5 Easy Ways to Sneak More Money Into Your Emergency Fund

by Maurie Backman | Updated July 17, 2021 - First published on Feb. 12, 2021

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A piggy bank with hundred-dollar bills sticking out the top.

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Need a healthier emergency fund? Here's how to build one without stress.

We all need money in a savings account for a rainy day. You never know when you might lose your job, get stuck with a home repair, or walk out to your driveway and find that your car won't start.

Without an emergency fund, you could get caught up in serious debt and wreck your finances for years. A better bet is to have three to six months' worth of living expenses stashed away in the bank for the unexpected. And here are a few easy ways to boost your cash reserves -- all without depriving yourself of too much.

1. Maximize your forced pandemic savings

A lot of people have changed their lifestyles during the pandemic. Maybe you're not currently commuting to work, or you've replaced movie theater and restaurant outings with quiet nights at home to stay safe. All of that forced savings could serve as a prime opportunity to pad your emergency fund. Of course, once the pandemic ends, you may need or want to start spending on those expenses again -- and that's okay. The key is to take advantage of forced savings while that's the situation you've been dealt.

2. Cut back on one expense that can be replaced with a cheaper alternative

If you cancel your cell phone plan, you may not have a way to communicate with others. But if you cancel your gym membership, you can still get exercise. Take a look at your budget and see if there's one expense you can replace with a free or low-cost alternative. For example, you may be able to cancel a cable plan that costs $80 a month and sign up for a $15 monthly streaming service instead. And going back to that cell phone example, you probably can't do without a phone completely, but you may be able to sign up for a cheaper plan.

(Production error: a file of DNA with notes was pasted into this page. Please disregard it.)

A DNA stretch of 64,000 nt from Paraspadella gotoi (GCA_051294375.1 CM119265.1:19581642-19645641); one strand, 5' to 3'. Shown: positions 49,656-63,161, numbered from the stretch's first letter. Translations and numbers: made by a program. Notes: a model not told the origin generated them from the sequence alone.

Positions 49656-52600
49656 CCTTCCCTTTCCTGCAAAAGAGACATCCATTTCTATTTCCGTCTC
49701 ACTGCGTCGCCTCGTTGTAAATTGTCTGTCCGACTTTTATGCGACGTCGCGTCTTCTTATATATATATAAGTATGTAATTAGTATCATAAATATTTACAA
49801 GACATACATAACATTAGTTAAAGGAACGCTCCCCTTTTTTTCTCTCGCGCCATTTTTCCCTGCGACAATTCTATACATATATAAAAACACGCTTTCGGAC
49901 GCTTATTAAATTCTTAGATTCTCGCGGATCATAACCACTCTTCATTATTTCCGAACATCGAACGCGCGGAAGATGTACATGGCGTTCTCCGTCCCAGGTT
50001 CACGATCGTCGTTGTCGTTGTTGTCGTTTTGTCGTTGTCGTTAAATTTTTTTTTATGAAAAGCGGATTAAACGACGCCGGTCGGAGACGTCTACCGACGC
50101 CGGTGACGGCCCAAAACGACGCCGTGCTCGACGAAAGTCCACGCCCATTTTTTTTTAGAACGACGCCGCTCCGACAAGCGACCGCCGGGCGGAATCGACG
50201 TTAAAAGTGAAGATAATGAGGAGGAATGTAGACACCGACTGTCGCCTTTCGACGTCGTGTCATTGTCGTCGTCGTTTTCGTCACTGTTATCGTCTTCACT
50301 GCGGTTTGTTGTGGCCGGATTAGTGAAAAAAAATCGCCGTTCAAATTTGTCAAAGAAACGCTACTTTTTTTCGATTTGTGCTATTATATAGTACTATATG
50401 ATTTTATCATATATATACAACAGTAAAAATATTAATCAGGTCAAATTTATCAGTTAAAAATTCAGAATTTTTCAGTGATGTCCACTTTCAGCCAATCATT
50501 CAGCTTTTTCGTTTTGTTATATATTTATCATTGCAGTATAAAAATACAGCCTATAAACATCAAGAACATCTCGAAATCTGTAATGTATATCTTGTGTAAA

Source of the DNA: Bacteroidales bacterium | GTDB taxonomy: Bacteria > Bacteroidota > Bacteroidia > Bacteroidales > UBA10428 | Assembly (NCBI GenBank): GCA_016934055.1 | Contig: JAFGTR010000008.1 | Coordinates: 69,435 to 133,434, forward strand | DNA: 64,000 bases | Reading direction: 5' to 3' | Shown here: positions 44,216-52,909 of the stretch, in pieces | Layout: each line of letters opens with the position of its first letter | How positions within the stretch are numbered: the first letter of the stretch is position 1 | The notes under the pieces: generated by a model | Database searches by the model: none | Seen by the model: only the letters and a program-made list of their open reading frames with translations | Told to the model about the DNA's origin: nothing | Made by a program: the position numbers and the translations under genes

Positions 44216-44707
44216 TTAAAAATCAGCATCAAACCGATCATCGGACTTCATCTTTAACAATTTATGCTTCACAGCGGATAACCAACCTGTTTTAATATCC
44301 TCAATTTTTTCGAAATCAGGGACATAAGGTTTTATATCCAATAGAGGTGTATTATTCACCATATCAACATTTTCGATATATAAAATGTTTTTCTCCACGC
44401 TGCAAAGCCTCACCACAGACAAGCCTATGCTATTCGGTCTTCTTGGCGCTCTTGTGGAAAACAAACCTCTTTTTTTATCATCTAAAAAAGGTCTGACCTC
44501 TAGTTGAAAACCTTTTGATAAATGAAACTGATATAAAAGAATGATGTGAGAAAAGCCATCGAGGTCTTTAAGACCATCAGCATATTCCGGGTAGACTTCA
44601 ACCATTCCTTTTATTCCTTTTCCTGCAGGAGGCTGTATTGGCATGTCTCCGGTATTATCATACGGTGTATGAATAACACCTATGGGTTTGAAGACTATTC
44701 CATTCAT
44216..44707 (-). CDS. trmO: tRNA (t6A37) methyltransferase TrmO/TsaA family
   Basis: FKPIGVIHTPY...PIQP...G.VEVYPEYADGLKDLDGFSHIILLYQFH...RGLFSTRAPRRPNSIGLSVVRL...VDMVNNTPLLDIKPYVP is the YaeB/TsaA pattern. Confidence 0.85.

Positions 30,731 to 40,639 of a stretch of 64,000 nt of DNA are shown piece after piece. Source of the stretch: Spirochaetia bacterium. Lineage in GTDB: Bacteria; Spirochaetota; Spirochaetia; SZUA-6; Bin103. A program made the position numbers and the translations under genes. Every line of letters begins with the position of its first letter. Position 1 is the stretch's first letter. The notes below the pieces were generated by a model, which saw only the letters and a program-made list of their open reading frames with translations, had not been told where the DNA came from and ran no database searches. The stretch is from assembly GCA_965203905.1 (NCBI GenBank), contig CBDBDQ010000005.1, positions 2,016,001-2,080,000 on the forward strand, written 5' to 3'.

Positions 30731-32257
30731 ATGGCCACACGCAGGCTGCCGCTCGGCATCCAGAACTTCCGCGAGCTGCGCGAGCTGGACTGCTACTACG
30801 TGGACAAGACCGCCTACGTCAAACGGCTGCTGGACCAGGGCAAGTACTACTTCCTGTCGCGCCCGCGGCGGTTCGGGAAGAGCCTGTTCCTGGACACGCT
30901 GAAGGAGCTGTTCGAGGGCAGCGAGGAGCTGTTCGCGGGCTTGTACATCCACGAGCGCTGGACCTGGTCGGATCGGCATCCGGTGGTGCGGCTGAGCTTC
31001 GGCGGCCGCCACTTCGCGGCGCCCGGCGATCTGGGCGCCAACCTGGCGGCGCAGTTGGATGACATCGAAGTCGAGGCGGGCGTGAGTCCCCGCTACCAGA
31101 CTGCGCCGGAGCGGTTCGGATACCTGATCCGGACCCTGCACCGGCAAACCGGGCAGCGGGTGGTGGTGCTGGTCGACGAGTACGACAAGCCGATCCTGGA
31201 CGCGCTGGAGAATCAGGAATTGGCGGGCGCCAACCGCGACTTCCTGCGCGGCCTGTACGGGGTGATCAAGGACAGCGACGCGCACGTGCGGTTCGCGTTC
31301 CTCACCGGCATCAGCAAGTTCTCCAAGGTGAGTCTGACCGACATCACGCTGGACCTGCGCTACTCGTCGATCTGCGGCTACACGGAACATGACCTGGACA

3. Bank your stimulus check

Lawmakers are working to send a third stimulus check to the public. If that comes through, that's an easy way to boost your savings -- provided you don't need the money for essentials like food and medications.

4. Don't spend your tax refund

Most people who file a tax return wind up getting a refund. If you normally get money back from the IRS, sticking it in the bank is a simple way to add to your savings without having to cut back on something else.

5. Save your raise

Did you get a raise this year? If so, you may have been spending that extra money on treats or entertainment. Well, it's time to stop that practice if your emergency fund needs work. The good news is that at this point, you're probably not used to that raise, which means you should be able to live without spending it. Don't take on extra expenses in the near term. Instead, put that paycheck boost into savings until you're happier with the amount of rainy day cash you have.

Emergency savings are essential. Without that money, you could really wind up in a world of debt when life throws unpleasant surprises your way. The good news is that funding your emergency savings may not be as difficult as you'd expect. And once you've managed to get to a level of savings you're happy with, the peace of mind you'll enjoy will be worth any sacrifice you dealt with along the way.

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